What makes a people, a people? What defines a group: a common voice, a common history, culture, a blogging engine? Just as the Iranians, the Kurds celebrate New Year or Newroz every March. Among the celebrations and the well wishes given, there is an underlying sadness and strength that defines the Kurdish people during this holiday. Some say that it is the legend of Kawa that unites them while others believe that the history of violence against the Kurds is the backbone of their identity. March is the month of many anniversaries for the Kurds, violence in Syria, violence in Iran, but most notably the horror that occurred in the village of Halapja in 1988….and Halapja was the center of a new resurgance of violence this year.
Halapja burned once more this March, but not for the reasons you would think.
Let's first cover the issue of the importance of Halapja if you are unfamilar. As part of Saddam's Anfal Campaign in March of 1988, a mixture of various chemical weapons/gases were dropped on the village of Halapja, resulting in the deaths of over 5000 Kurds in a few short days. Images of this are truly heartbreaking, with the environmental and social impacts still being felt to this day.
This year, on the 18th Anniversary of the tragedy, students used the commemoration as an opportunity to protest the Kurdistan Regionals Government's corruption and lack of social services. The students were blocked at the gates, one demostrator was shot. The Halapja memorial became a symbol of the corruption, a place to take national guests but a place denied to those it honors…more violence erupted and the monument was burned to the ground. For Americans who are looking for an equivlent, imagine the Holocaust museum being destroyed in Washington DC. Some good has come from this, the KRG has apologized for the death and being the cause of the event; one can only hope that perhaps in destroying such a symbol that the government will learn to take the people's demands seriously.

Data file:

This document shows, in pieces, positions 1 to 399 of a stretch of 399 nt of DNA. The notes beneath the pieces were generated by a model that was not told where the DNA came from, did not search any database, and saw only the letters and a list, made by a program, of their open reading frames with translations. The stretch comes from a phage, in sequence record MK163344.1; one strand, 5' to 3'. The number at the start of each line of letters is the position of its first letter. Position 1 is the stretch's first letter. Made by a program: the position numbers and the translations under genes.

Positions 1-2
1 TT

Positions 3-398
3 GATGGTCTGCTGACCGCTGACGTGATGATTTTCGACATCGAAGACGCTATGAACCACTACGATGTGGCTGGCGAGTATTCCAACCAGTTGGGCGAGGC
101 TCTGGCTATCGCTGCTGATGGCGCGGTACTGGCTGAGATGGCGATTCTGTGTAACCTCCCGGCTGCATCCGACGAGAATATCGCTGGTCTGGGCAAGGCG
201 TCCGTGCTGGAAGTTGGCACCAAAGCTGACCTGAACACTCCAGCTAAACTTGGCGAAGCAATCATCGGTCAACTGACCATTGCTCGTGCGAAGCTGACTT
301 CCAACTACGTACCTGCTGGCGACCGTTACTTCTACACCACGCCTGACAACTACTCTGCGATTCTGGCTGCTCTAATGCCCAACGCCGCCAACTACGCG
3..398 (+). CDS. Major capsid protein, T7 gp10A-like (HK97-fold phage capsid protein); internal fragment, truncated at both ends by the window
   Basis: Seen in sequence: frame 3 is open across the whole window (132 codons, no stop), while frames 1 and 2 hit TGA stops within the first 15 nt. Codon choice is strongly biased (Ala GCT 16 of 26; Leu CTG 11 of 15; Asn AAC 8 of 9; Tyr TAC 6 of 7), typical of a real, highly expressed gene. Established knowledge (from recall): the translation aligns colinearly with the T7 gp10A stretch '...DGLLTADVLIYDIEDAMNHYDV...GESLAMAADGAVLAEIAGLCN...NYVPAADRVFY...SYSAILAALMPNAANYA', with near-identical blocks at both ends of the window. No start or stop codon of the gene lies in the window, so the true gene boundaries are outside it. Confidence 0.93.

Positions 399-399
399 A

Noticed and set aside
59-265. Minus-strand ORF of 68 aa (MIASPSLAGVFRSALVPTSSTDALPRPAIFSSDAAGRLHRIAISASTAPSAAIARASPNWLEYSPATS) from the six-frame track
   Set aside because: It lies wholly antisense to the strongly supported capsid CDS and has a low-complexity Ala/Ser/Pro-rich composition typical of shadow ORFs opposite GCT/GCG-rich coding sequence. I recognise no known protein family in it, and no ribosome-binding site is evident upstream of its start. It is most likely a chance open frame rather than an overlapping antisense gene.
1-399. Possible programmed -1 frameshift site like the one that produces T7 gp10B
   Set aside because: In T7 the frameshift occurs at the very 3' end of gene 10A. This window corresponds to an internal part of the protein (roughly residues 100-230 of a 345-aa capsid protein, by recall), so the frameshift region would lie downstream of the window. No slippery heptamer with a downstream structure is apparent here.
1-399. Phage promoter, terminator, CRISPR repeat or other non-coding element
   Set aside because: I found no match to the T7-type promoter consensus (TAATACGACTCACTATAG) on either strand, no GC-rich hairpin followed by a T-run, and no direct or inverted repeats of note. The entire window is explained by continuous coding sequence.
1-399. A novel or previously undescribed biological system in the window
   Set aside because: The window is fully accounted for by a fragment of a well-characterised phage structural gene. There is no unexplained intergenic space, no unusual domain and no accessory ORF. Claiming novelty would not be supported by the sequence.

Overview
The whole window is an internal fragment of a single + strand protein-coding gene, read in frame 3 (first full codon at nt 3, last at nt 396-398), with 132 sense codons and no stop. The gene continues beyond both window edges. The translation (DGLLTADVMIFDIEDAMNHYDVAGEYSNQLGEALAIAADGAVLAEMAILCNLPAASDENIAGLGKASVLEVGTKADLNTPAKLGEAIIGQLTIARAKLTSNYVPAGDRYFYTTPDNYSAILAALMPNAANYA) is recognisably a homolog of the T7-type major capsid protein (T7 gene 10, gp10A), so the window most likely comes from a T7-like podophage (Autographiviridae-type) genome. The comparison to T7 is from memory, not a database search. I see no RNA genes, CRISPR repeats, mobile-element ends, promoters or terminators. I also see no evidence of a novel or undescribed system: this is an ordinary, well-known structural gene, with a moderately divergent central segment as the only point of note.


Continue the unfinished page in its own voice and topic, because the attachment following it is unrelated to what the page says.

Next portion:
Reactions to the burning of the monument are mixed, as a blogger myself I am still at a loss to define how I feel about this. The overwhelming sentiment is divided into two: those who are appalled that a monument (viewed to the level of sacred) could be and was so easily destroyed by the very people that it honors, or those who regret what happened but are grateful for the protest victory that has been hard won in this situation. Was this a needed sacrifice? I'll leave the decision of that to you.